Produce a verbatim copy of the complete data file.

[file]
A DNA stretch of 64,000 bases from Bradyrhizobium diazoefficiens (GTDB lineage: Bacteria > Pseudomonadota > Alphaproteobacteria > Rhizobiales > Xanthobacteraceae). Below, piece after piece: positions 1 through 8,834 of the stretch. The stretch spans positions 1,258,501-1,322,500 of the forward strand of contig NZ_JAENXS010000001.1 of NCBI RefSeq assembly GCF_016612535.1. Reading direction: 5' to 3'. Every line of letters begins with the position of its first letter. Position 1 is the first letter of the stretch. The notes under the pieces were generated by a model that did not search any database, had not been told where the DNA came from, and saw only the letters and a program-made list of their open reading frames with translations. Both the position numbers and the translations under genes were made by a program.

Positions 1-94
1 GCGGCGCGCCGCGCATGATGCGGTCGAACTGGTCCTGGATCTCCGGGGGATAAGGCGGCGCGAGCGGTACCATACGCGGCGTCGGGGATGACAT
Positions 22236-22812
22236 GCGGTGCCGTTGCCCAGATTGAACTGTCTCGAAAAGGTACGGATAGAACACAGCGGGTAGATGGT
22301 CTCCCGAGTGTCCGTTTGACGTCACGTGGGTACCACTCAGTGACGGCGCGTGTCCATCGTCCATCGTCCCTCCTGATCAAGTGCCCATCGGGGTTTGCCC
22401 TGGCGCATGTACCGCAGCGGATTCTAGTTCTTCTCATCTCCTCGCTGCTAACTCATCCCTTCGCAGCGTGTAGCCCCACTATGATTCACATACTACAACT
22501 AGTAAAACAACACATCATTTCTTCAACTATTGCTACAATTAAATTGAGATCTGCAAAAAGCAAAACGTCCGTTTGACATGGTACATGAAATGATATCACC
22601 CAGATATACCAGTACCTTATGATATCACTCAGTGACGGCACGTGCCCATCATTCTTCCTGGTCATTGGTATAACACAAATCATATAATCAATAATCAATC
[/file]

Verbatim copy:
A DNA stretch of 64,000 bases from Bradyrhizobium diazoefficiens (GTDB lineage: Bacteria > Pseudomonadota > Alphaproteobacteria > Rhizobiales > Xanthobacteraceae). Below, piece after piece: positions 1 through 8,834 of the stretch. The stretch spans positions 1,258,501-1,322,500 of the forward strand of contig NZ_JAENXS010000001.1 of NCBI RefSeq assembly GCF_016612535.1. Reading direction: 5' to 3'. Every line of letters begins with the position of its first letter. Position 1 is the first letter of the stretch. The notes under the pieces were generated by a model that did not search any database, had not been told where the DNA came from, and saw only the letters and a program-made list of their open reading frames with translations. Both the position numbers and the translations under genes were made by a program.

Positions 1-94
1 GCGGCGCGCCGCGCATGATGCGGTCGAACTGGTCCTGGATCTCCGGGGGATAAGGCGGCGCGAGCGGTACCATACGCGGCGTCGGGGATGACAT
Positions 22236-22812
22236 GCGGTGCCGTTGCCCAGATTGAACTGTCTCGAAAAGGTACGGATAGAACACAGCGGGTAGATGGT
22301 CTCCCGAGTGTCCGTTTGACGTCACGTGGGTACCACTCAGTGACGGCGCGTGTCCATCGTCCATCGTCCCTCCTGATCAAGTGCCCATCGGGGTTTGCCC
22401 TGGCGCATGTACCGCAGCGGATTCTAGTTCTTCTCATCTCCTCGCTGCTAACTCATCCCTTCGCAGCGTGTAGCCCCACTATGATTCACATACTACAACT
22501 AGTAAAACAACACATCATTTCTTCAACTATTGCTACAATTAAATTGAGATCTGCAAAAAGCAAAACGTCCGTTTGACATGGTACATGAAATGATATCACC
22601 CAGATATACCAGTACCTTATGATATCACTCAGTGACGGCACGTGCCCATCATTCTTCCTGGTCATTGGTATAACACAAATCATATAATCAATAATCAATC